This is mostly about Greater Scaup. Before moving to Alaska, I had only ever seen one Greater Scaup because the Lesser Scaup was the predominate scaup in Arizona. In the photo above, a female Greater Scaup is being pursued by some male suitors at Spenard Crossing in Anchorage. There were nine males in all. They were practically drowning that poor female in their romantic ardor. She must have been absolutely exhausted by all the attention.
Another view of the same incident. Only the most dominate males got close to the hen. Other males kept flying in to try to displace them.
Eventually one male won the hen. He finally let her rest.
The possessive drake kept all other ducks at bay, by positioning himself between his hen and the intruder. Even this Canada Goose was herded away from the hen..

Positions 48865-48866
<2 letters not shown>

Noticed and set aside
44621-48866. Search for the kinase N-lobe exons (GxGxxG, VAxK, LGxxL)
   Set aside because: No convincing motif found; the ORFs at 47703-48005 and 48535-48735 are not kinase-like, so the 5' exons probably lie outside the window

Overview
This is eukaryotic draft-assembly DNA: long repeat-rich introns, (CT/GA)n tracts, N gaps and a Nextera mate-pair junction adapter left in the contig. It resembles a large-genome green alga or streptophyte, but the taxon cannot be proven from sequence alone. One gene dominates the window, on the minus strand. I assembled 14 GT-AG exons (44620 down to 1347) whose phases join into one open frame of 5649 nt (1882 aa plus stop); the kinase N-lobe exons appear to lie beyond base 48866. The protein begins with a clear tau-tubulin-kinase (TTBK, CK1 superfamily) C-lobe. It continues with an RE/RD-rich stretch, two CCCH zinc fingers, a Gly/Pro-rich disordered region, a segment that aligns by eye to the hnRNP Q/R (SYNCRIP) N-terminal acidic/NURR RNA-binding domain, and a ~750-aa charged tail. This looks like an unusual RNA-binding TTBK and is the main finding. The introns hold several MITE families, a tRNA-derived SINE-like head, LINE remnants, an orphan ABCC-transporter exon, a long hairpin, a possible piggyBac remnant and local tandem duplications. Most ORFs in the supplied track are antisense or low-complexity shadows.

Along with a pair of Greater Scaup, my new painting includes the sleeping Mallard on the left. I shot this photo late last summer at Spenard Crossing. The little squirt in the middle of the photo is a greenwing.
This is the new 9x12" painting. No title yet. The ducks were originally more brightly colored. As an afterthought, I applied a light wash to create some atmosphere. It almost sucked the life out of the painting.
A detail of the ducks.
Even closer. The drake Lesser Scaup has heavier, dark vermiculations on it's back than this Greater Scaup. It also has a purple sheen to it's black head, instead of the greenish sheen of the Greater Scaup.
Since this is a short post, I'll include this photo of a Common Goldeneye. I like the water droplets on it's back.
I'll end this post with a nice shot of a Northern Shoveler. All of these ducks were photographed at Spenard crossing. Spenard Crossing is seperated from Westchester Lagoon by Minnesota Drive, one of Anchorage's busiest roads. There are two tunnels that allow pedestrians to cross between the two wetlands without creating a traffic hazard.
Spenard Crossing, and Westchester Lagoon are the best places that I have been to for getting close to wild waterfowl.